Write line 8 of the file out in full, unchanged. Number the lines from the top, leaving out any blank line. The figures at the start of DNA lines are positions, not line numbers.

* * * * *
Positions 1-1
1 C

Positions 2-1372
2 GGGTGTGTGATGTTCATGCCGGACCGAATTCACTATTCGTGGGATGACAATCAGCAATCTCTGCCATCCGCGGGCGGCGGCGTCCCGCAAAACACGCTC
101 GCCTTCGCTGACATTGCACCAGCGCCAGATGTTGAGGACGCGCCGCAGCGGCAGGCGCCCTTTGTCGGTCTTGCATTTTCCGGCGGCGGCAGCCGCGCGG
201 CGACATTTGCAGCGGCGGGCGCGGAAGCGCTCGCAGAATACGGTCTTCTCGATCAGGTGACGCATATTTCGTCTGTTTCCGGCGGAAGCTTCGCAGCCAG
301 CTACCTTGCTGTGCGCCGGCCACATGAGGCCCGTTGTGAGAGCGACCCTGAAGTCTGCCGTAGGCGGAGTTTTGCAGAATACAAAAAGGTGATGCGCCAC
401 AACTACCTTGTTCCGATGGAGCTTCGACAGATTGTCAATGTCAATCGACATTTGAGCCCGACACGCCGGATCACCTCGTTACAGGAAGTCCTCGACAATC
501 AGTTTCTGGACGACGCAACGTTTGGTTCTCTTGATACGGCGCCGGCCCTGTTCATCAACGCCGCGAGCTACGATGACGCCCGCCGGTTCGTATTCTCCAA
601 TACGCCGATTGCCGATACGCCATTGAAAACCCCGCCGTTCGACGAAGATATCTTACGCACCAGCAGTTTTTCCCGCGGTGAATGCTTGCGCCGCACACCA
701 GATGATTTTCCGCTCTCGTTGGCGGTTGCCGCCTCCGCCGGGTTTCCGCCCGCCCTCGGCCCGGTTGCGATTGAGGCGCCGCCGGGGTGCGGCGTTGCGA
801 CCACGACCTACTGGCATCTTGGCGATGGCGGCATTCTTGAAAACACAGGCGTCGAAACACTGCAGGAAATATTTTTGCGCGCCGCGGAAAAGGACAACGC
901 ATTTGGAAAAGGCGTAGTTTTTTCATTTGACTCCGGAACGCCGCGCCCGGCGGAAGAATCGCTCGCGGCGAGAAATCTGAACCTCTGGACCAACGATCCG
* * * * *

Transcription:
401 AACTACCTTGTTCCGATGGAGCTTCGACAGATTGTCAATGTCAATCGACATTTGAGCCCGACACGCCGGATCACCTCGTTACAGGAAGTCCTCGACAATC